(PhysOrg.com) -- Tiny minerals found inside diamonds have provided us with a rare glimpse of the Earth’s deepest secrets. This exciting new research by a team of scientists, led by the University of Bristol, is reported today (30 July) in Nature.
The Earth’s crust that underlies our oceans is constantly being made at mid-oceanic ridges which run down the centre of our oceans. There, magma derived from the mantle (the layer beneath the crust) is injected between diverging tectonic plates, pushing them apart. On the far side of each plate, old oceanic crust is eventually recycled by returning it to the mantle at subduction zones, huge trenches that dive deep beneath the continents.
Dr Michael Walter, from the Department of Earth Sciences at the University of Bristol, and lead author on the paper, said: “Exactly what happens to subducted oceanic crust is a long-standing question in Earth Sciences. Seismic imaging of subducted slabs has provided strong evidence that it can be taken to great depths, possibly even to the core-mantle boundary some 2,900 km below the Earth’s surface. There it can remain for billions of years in a kind of crustal graveyard. Its ultimate fate, however, remains uncertain.”
Dr Walter added: “There is also strong geochemical evidence that after stewing in the mantle for a very long time, say a billion years or so, oceanic crust acquires an isotopic ‘flavouring’ that is very different from the surrounding mantle. If this crust somehow makes its way into regions of the mantle that undergo melting, the new magmas will betray the ‘scent’ of ancient oceanic crust.”
But many questions remain as to exactly how oceanic crust yields its unique signature to magmas. Does solid crust waft around in the mantle forming a sort of marble cake that can then be melted? Or does the crust melt at great depth within the mantle and react with mantle rocks to form some sort of hybrid source rock?
Given the depths these rocks are taken to, neither of these possibilities seemed likely, since the pressures would be too high for rocks to melt at those depths. However, the team has found evidence from tiny mineral inclusions in diamonds that suggests oceanic crust can melt deep in the mantle and in this way imbue its flavouring into surrounding mantle rocks.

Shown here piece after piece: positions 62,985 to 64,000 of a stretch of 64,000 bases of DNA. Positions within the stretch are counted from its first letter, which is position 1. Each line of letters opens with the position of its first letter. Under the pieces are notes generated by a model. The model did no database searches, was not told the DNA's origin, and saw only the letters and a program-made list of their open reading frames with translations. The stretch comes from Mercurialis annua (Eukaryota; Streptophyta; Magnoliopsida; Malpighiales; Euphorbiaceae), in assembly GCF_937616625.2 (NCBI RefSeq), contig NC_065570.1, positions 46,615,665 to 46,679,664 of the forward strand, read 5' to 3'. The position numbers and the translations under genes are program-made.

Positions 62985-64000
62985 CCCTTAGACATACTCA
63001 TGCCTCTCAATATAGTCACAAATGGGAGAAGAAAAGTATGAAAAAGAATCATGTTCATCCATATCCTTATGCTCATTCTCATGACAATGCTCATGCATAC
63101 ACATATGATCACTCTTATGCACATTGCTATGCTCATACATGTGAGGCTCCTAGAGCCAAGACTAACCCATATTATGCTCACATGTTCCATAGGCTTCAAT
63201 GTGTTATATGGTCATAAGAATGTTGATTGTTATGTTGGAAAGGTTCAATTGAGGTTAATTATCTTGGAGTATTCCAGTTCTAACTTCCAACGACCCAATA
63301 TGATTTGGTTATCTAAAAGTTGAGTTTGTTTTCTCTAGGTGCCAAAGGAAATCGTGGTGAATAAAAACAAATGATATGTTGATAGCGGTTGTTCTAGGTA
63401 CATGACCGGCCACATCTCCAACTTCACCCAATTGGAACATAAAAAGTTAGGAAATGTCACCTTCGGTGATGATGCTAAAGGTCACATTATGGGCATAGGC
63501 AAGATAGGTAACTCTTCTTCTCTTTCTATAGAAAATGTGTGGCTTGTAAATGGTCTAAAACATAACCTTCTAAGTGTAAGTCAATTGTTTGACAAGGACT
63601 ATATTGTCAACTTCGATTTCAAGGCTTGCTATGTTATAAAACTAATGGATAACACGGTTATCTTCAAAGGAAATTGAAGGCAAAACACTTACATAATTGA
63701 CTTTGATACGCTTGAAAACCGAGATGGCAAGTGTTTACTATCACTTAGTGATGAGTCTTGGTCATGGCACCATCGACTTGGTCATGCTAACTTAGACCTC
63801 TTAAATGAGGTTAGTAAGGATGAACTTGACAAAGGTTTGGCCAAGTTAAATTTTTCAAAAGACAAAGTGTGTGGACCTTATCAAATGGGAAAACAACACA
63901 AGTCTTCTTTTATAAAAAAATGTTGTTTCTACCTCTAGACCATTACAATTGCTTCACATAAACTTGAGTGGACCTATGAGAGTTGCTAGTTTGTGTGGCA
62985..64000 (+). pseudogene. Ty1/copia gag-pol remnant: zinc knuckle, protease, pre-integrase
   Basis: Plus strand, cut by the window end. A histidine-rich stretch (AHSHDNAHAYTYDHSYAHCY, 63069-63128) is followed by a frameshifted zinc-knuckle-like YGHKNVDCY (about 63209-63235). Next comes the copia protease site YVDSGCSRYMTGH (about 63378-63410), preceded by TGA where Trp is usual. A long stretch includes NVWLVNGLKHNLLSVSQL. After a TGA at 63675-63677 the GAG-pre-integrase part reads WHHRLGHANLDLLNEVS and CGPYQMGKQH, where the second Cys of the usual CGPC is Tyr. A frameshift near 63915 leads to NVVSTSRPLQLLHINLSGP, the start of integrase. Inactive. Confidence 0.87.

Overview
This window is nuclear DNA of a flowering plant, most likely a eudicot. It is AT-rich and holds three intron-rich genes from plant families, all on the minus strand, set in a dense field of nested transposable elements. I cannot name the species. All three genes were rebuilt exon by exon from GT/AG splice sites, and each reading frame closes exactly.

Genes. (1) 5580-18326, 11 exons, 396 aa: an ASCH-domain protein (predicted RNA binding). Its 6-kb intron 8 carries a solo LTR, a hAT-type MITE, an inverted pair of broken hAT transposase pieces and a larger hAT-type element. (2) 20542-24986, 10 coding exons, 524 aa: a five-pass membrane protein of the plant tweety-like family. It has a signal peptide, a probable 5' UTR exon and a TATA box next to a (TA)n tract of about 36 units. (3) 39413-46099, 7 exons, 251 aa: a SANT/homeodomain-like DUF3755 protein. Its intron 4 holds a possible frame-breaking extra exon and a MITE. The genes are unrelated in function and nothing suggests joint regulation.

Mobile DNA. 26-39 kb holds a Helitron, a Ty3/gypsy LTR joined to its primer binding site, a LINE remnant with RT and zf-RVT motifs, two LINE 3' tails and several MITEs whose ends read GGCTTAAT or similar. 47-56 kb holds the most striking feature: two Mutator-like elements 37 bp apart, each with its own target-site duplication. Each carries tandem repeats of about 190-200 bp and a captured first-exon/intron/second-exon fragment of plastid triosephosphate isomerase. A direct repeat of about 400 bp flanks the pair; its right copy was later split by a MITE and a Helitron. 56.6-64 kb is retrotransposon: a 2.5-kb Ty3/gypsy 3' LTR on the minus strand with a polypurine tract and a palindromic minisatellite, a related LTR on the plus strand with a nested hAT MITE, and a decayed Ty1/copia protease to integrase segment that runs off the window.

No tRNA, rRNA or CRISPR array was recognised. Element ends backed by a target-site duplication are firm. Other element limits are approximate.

The rock that is erupted on the ocean floor (basalt) spends most of its life (hundreds of millions of years) exposed to seawater. Consequently, some portion of it reacts with the seawater to form carbonate minerals. The team speculated that the presence of these minerals in oceanic crust has the effect of lowering its melting point to temperatures much lower than that of the surrounding mantle.
Although there is not much carbonate in oceanic crust so only a little melt can be formed, this small-degree melt will be loaded with elements that carry a chemical signature of the crust. Subsequent melting of mantle rocks that contain these small carbonate melts (carbonatites) would then yield magmas that also carry the crustal signature. But how to prove this?
Diamonds require high pressures to form. As such, they provide clues to the Earth’s deep interior, well beyond the depths that can be directly accessed by drilling. As the carbonate-rich liquids ascend through the mantle, diamonds crystallise en route, trapping other minerals (inclusions) as they form. The team therefore studied diamonds from the Juina area in Brazil, a location famous for yielding diamonds with inclusions derived from the deep mantle.
After performing a large number of experiments, measurements and calculations, the researchers were able to show that the diamonds and their inclusions had indeed crystallized from very small-degree, carbonatite melts in the mantle. Furthermore, they speculate, such melts may be pervasive throughout the mantle and may have been imparting a crustal ‘stain’ on mantle rocks for a very long time.
Citation: Primary carbonatite melt from deeply subducted oceanic crust by M. Walter, G. Bulanova, L. Armstrong, S. Keshav, J. Blundy, G. Gudfinnsson, O. Lord, A. Lennie, S.M. Clark, C. Smith, and L. Gobbo. Nature, 31 July 2008.
Provided by University of Bristol
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